While everyone seems to perched on the edges of their seats as ‘further study required’ is contemplated, I fully embrace being safe rather than sorry. I like to breathe. And James Nordstrom does too, which is why he has created a full filtration center and enclosure that you can purchase for virtually any 3D printer. In making the 3DPrintClean filtration system, his concerns were to address the following possible hazards:
- Ultrafine particle emissions from desktop 3D printers
- Emissions of ultrafine particles and volatile organic compounds from commercially available desktop 3D printers
- Gas evolution during FDM 3D printing and health impact with multiple filaments
“3D Printers operating in enclosed spaces, like schools, libraries, homes, and offices, produce fumes and concentrations of ultrafine particles (UFPs). These emissions can cause runny noses, irritate the throat, lungs, and head, and create long-term health problems,” states Nordstrom.
Making stuff with ABS? HIPS? Nylon? Strange, exotic filaments giving off fumes? It sounds as if the 3DPrintClean filtration system could be exactly what you need so you can keep 3D printing to beat the band—but without the brain damage. With the system, you can still see everything printing through the clear access points, and can also open up the enclosure quickly and easily to remove the finished product.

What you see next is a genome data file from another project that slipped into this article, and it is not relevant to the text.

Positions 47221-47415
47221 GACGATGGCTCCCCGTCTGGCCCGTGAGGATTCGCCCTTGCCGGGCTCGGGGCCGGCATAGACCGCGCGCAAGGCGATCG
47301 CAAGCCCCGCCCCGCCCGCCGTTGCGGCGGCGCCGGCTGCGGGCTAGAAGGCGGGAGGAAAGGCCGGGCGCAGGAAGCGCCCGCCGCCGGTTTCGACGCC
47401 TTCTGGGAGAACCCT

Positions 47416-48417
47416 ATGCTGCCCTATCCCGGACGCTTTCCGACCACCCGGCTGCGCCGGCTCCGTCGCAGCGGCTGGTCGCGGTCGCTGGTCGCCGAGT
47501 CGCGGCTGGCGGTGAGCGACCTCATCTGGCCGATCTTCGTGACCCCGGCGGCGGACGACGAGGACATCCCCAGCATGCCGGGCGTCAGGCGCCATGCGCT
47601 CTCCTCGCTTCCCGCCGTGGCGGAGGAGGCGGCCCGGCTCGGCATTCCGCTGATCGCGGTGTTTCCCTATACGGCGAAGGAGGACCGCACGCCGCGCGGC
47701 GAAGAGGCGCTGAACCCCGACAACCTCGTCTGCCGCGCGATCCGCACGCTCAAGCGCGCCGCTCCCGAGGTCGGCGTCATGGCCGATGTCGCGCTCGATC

“We enclose your 3D printer, protecting you, while our patent-pending recirculating filtration technology repeatedly scrubs the contaminated air until the concentration of ultrafine particles (UFP) and total volatile organic compound (TVOC) emissions have been reduced, and the enclosure is safe to open,” states Nordstrom on Kickstarter.